By: Rabbi Ari Enkin
There is a well known Lag Ba'omer custom for children (and adults!) to play with bows and arrows. It is said that the Scriptural source for this custom is alluded to in the verse: "And the sons of Ulam were mighty men of valor, shooters of bows and had many sons, and sons' sons." Based on this verse, Rabbi Nachman of Breslov teaches that playing with bows and arrows is a segula for having children.
It is explained that playing with bows and arrows on Lag Ba'omer commemorates that during the lifetime of Rabbi Shimon bar Yochai no rainbow was ever seen in the sky. This is because the rainbow, which represents God's protection over the world, would have been superfluous, as the merit of Rabbi Shimon bar Yochai served this purpose instead. The Hebrew word for bow, "keshet" is also the same gematria as "Rabbi Shimon Bar Yochai".
Another reason offered for the bows and arrows custom is in order to recall the Roman decree which prohibited all Torah study. Rabbi Shimon bar Yochai and his students would trek to the forests equipped with their bows and arrows in order to study Torah there. When confronted and questioned by the Roman policeman as to what they were doing in the forest they would answer that they were simply on a hunting trip. Similarly, the military nature of bows and arrows are intended to recall the revolt against the Romans in 135 C.E. This revolt was led by Rabbi Akiva who was the primary teacher of Rabbi Shimon bar Yochai which further strengthens the connection between Lag Ba'omer and bows and arrows.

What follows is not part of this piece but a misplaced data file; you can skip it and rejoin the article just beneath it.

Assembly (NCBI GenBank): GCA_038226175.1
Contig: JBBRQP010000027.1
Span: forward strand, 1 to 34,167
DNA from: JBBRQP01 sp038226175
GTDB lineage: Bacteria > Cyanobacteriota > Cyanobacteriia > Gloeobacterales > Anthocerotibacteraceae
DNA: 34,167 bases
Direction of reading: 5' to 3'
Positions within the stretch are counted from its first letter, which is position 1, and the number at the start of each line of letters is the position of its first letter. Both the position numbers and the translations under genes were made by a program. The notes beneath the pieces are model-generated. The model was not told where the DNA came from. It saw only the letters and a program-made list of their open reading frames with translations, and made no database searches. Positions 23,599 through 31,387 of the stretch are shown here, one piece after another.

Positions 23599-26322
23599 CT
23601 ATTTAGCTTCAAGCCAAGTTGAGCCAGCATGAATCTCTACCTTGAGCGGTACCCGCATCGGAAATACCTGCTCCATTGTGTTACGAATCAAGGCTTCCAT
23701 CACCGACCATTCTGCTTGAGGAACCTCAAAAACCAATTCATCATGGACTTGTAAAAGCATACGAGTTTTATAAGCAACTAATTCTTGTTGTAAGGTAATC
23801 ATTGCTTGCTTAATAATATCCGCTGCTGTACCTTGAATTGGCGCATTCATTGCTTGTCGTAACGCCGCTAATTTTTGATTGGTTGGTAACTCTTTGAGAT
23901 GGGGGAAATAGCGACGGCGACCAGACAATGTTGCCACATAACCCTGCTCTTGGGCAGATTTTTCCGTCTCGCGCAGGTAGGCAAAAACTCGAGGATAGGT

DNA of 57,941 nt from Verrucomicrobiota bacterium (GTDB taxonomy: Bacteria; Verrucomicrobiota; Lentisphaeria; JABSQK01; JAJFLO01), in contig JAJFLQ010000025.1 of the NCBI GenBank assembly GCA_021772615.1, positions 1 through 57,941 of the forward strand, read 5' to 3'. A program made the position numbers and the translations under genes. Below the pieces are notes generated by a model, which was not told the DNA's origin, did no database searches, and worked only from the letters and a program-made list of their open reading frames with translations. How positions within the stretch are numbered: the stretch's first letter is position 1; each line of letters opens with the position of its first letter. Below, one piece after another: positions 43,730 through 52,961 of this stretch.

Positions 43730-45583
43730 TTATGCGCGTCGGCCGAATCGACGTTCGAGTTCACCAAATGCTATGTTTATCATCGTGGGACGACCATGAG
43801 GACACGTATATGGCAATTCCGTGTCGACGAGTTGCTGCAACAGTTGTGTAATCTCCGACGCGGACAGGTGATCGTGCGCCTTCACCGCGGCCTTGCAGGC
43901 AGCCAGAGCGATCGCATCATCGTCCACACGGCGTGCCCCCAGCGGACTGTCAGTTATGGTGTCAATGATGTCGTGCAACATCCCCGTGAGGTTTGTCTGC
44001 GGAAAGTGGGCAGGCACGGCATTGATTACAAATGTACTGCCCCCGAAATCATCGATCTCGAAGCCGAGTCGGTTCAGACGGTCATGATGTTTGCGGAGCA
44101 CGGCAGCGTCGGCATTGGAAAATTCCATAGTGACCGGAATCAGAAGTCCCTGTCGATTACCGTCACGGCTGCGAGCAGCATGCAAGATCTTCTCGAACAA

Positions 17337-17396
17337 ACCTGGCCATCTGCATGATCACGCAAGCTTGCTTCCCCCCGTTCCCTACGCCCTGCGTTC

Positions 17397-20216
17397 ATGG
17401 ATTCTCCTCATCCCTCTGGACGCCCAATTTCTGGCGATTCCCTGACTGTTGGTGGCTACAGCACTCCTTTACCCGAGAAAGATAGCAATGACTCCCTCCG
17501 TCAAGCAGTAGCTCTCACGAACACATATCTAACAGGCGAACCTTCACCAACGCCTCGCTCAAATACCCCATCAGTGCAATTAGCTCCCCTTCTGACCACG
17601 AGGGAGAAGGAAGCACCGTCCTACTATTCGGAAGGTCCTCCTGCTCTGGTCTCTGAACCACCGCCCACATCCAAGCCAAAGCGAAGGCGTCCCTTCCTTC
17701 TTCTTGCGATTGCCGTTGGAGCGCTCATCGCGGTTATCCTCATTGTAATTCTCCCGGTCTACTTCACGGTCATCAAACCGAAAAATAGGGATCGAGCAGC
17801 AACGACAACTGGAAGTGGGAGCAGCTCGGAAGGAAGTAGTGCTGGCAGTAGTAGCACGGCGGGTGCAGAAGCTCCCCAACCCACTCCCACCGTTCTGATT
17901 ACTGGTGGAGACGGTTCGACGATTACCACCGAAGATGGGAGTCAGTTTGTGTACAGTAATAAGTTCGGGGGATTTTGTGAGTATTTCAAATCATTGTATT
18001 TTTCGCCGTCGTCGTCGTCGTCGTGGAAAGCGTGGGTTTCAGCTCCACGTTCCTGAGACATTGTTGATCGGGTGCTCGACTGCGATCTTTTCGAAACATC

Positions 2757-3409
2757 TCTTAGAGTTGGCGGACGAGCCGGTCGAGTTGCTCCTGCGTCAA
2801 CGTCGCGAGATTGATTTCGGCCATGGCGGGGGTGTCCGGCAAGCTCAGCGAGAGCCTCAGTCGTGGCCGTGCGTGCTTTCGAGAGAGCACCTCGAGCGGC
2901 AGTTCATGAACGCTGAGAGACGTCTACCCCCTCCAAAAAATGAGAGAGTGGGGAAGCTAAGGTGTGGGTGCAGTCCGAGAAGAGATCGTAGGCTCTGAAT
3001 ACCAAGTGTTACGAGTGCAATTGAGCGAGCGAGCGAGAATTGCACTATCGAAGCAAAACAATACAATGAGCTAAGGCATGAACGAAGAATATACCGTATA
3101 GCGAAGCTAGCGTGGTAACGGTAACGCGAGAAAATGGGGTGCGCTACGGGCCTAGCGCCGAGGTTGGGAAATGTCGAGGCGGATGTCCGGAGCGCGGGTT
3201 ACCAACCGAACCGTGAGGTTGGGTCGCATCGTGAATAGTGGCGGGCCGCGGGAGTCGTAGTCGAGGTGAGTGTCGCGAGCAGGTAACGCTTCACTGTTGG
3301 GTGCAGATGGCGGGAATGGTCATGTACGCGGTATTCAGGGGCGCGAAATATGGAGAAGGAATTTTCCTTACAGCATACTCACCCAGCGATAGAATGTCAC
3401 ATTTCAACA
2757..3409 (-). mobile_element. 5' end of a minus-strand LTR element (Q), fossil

The Lubavitcher Rebbe explains that the bow and arrow represents a person's diligence and success in Torah study. The archer knows that in order for his arrow to reach its target far off in the distance, the more he must draw the string inward towards himself. The more he bends it, the further and faster the arrow will fly. So it is with Torah study. The more effort one invests in Torah study the more one will succeed and "go far". He also notes that the archer positions the bow and arrow close to his heart, so too, one must ensure that Torah study always remains close to one's heart.
Legend has it that the Rebbe, Rabbi Yehuda Tzvi of Startin, would go to the forest with his Chassidim to shoot bows and arrows on Lag Ba'omer. Once, he shot an arrow in the direction of Vienna. It is said that this arrow made its way to the royal palace and pierced the heart of a known enemy of the Jews who was heir to the Austrian throne. This evidently saved the Jewish people from many evil decrees and hardships.
 Chronicles I 8:40
 L'moharan M'breslov;Marachat Banim 63:2
 Yerushalmi;Berachot 9:2, Ketubot 77b;Rashi, Rashi;Bereishit 9:14: "If there is a completely righteous man in the generation there is no need for the sign", Bnei Yissachar;Iyar 4
 Torat Menachem;Hitvaduyot 3 pg. 77
 Cited in Nitei Gavriel;Pesach 3 pg. 289
Tuesday, April 27, 2010
By: Rabbi Ari Enkin